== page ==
The Spine

From Bolshevism To Radicalism


Maybe this Spine should have been posted on the Open University blog. Or perhaps I should note on this one that this posting will primarily interest those who were, at least at some point in their lives, pre-occupied by the American left, pro or con. It was very rare to find people in the middle or neutral. Actually, I grew up despising communism and pitying communists. Which is also an expression of pre-occupation. I now know why I felt as I did about the doctrine and the doctrinaires, especially the Jewish doctrinaires. You see, I knew I was a Zionist when I was ten. And I knew also, even at that early age, that communism was not only antagonistic to Zionism but that, from Marx's Communist Manifesto on, communism was also antagonistic to Jews. (See my teacher Frank Manuel's brilliantly corrosive book, A Requiem for Karl Marx.)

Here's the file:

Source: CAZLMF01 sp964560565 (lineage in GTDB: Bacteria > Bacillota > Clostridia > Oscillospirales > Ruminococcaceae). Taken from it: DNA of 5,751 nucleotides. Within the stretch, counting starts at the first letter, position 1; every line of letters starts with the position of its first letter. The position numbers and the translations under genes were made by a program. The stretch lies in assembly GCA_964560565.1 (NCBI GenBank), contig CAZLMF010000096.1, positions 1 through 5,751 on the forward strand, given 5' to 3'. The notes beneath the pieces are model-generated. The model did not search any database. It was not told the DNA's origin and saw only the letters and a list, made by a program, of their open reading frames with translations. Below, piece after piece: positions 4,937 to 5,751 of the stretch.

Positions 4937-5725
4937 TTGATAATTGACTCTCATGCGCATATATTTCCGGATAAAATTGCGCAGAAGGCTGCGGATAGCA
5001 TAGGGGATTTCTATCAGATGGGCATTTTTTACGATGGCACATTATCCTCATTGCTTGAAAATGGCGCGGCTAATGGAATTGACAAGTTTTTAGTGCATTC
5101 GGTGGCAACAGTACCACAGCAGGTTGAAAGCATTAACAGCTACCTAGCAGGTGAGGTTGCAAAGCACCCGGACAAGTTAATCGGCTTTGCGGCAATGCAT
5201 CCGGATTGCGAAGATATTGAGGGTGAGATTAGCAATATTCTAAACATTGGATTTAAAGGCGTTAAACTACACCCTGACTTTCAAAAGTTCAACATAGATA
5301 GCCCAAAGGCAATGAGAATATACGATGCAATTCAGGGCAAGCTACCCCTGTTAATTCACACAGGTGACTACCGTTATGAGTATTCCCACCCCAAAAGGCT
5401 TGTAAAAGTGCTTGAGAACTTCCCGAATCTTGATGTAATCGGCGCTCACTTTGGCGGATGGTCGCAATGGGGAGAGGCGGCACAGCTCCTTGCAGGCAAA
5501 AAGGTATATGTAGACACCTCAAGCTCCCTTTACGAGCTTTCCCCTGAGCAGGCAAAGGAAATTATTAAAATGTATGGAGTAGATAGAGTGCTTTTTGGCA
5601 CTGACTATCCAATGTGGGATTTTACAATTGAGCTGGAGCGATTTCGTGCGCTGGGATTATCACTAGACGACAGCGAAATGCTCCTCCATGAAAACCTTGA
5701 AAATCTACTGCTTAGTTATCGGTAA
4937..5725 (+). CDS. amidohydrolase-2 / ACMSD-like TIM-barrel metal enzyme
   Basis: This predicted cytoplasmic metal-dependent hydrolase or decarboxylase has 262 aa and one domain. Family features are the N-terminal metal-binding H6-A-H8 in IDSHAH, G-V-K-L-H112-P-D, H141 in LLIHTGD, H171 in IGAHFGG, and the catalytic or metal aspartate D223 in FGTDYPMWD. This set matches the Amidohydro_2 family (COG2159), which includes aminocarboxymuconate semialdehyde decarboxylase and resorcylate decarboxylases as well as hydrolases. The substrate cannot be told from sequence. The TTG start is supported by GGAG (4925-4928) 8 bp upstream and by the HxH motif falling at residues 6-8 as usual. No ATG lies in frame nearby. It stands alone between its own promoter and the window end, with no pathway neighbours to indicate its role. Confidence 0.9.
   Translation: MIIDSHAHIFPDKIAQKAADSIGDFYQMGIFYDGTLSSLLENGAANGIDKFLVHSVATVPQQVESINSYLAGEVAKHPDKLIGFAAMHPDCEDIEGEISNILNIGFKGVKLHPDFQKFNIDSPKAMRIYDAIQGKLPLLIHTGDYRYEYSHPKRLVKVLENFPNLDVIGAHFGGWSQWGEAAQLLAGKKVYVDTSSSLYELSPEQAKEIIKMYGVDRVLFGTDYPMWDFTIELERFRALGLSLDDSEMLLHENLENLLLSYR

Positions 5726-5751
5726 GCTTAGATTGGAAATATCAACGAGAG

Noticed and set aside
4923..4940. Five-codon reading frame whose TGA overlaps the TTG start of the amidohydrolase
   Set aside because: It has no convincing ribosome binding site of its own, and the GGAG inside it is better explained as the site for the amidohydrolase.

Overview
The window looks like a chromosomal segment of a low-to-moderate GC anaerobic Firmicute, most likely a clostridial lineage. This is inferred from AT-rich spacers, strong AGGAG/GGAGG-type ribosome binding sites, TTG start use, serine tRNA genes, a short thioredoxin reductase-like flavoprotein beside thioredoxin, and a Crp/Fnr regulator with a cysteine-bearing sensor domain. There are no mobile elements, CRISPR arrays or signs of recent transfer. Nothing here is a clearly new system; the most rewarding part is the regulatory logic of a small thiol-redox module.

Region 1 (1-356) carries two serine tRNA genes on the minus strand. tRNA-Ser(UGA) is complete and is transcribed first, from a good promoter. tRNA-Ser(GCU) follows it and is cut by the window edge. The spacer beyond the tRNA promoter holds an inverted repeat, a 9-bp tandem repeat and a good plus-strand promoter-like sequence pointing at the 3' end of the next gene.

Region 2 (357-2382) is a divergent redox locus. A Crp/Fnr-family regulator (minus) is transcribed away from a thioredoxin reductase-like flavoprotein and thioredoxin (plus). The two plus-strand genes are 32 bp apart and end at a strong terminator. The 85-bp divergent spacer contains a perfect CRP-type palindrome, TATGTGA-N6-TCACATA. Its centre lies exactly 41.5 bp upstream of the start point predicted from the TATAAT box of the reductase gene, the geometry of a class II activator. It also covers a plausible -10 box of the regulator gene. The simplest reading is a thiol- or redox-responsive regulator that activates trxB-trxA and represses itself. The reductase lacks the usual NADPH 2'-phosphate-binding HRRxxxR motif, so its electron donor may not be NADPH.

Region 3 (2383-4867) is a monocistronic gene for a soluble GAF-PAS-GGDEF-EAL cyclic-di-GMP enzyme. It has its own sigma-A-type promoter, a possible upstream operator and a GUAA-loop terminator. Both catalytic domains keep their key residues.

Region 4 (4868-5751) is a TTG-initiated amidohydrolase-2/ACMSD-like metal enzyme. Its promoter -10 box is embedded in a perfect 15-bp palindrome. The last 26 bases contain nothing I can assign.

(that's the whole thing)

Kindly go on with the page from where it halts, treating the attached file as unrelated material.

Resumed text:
But this is not about Marx or Manuel. It's about Herbert Aptheker, the leading American communist (and communist American) historian. Yes, he was an apologist for Stalin. He fit every wayward fact into the Marxist straightjacket. He really had zero appreciation of America. And he sexually abused his daughter, Bettina Aptheker, herself a historian at University of California, Santa Cruz. Another historian, Christopher Phelps, uses that fact--sensitively and without hypo-drama--to examine the relationship between father and child. But that relationship is also one between his generation and hers, and it is this particular relationship that bears examination, that is the attempt to tie a failed Soviet Bolshevism to a hopeful American radicalism.

In any case, here's a link to Phelps's quite empathetic review (in The Chronicle of Higher Education) of Bettina's book, Intimate Politics.

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